A security researcher just reverse-engineered the code of Uber’s Android app and come to the conclusion that it is malware. GironSec discovered the Uber app “calls home” and sends data back to Uber. But this is not the sort of app data you want sent to a taxi company.
Uber has access to users’ entire SMSLog even though the app never requests permission. It also accesses call history, Wi-Fi connections used, GPS locations and every type of device ID possible. To make matters worse it even checks your neighbor’s Wi-Fi and retrieves info on the router’s capabilities, frequency and SSID.
One developer commenting on the revelation said there isn’t “any reason for Google not to immediately remove this app from the store permanently and ban whatever developer uploaded it. There should probably be legal action.”
Uber collects the following through its Android app: Accounts log, App Activity, App Data Usage, App Install, Battery, Device Info, GPS, MMS, NetData, PhoneCall, SMS, TelephonyInfo including tower ID, tower latitude, cell tower longitude, IMEI, ISO country code, local area code, MEID, mobile country code, mobile network code, network name, network type, phone type, SIM serial number, SIM state, subscriber ID. It snuffles WifiConnection, WifiNeighbors, Root Check, and Malware Uber.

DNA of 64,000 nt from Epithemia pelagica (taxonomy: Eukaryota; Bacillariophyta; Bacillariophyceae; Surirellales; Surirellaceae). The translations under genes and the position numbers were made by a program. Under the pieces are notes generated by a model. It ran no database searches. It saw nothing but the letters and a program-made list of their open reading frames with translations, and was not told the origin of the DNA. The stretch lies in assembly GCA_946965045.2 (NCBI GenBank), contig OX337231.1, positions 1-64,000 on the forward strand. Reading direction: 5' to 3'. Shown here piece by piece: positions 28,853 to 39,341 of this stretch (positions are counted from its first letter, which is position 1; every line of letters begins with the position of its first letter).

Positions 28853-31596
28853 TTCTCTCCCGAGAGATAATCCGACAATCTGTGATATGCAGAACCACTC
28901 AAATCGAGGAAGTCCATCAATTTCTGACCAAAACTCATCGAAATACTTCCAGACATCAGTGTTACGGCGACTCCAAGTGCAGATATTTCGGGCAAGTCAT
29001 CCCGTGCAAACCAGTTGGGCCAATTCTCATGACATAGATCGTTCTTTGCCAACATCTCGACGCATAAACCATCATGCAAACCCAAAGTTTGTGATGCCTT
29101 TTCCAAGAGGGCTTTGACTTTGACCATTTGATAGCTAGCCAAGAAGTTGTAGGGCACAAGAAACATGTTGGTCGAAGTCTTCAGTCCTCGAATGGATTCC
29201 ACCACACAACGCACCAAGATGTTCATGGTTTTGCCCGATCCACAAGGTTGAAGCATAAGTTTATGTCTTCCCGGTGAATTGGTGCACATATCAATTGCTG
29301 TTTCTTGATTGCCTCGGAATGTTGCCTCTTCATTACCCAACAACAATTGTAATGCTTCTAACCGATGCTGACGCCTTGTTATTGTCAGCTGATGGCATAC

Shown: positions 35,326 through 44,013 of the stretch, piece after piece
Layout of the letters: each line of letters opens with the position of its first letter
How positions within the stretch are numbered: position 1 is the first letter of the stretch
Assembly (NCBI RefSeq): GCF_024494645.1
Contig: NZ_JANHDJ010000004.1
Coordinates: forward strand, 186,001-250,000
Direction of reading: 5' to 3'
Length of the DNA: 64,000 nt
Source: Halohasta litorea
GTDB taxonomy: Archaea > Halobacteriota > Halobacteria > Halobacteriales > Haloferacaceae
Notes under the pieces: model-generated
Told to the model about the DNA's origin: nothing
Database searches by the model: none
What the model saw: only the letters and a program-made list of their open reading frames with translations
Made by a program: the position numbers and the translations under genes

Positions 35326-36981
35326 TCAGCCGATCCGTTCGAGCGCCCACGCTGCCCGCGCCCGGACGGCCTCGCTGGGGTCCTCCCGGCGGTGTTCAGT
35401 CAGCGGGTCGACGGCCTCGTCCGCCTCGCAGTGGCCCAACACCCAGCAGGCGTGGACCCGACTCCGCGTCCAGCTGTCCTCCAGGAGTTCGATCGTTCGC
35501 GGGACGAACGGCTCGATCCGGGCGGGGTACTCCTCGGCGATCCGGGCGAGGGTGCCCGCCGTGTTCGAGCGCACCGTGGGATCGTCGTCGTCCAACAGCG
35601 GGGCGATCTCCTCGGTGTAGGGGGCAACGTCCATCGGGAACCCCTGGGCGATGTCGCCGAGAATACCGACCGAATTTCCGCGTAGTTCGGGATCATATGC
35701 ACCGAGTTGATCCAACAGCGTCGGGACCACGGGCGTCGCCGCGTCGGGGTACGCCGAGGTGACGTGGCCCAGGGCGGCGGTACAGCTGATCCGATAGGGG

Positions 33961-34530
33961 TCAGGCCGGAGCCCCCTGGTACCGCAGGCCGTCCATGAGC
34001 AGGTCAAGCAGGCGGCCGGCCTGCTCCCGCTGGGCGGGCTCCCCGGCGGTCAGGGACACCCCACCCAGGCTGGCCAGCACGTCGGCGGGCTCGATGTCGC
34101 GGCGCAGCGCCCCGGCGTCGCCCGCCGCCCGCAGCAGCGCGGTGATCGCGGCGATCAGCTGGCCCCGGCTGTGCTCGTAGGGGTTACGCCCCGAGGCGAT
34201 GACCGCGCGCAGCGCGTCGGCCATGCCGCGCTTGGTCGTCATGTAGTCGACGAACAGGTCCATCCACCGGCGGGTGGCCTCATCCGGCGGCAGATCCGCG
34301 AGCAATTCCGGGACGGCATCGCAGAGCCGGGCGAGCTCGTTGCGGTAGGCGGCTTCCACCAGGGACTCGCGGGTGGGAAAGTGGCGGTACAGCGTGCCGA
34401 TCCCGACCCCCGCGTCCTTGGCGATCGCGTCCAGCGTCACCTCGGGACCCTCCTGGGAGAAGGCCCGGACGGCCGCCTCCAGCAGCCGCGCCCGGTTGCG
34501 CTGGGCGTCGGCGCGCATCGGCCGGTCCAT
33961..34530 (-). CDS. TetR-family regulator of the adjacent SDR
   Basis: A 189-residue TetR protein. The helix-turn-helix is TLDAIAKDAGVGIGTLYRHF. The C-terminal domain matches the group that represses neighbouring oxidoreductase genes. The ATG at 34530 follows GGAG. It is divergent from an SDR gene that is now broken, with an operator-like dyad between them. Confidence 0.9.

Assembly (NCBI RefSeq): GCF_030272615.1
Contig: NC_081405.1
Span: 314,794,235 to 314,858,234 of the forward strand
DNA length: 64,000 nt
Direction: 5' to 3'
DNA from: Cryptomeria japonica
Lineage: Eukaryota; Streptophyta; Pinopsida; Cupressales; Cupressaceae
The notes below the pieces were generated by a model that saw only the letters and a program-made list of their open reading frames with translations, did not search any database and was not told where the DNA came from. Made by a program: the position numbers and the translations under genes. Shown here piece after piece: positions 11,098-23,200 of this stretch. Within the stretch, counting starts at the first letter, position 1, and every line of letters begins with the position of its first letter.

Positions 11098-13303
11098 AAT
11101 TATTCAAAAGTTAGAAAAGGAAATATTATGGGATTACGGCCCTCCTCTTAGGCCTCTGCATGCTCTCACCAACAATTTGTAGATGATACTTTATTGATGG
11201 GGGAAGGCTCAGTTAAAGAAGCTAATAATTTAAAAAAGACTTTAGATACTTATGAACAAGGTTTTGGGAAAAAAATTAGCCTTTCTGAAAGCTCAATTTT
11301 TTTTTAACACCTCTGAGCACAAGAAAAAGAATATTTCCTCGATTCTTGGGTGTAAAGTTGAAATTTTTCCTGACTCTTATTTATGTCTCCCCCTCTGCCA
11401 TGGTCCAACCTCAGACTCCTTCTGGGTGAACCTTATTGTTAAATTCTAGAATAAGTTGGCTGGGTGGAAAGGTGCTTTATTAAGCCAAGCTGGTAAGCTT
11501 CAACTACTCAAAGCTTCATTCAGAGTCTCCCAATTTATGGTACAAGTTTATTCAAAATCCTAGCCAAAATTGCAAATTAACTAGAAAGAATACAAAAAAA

All the information is being sent and collected by Uber’s servers without users’ knowledge or permission.
Given that Uber was thinking of spying on and blackmail journalists who wrote unfavourable articles about the company, people are starting to worry about the company’s data gathering powers.
Uber spokeswoman Lara Sasken said that access to permissions including Wifi networks and camera are included so that users can experience full functionality of the Uber app. This is not unique to Uber, and downloading the Uber app is of course optional.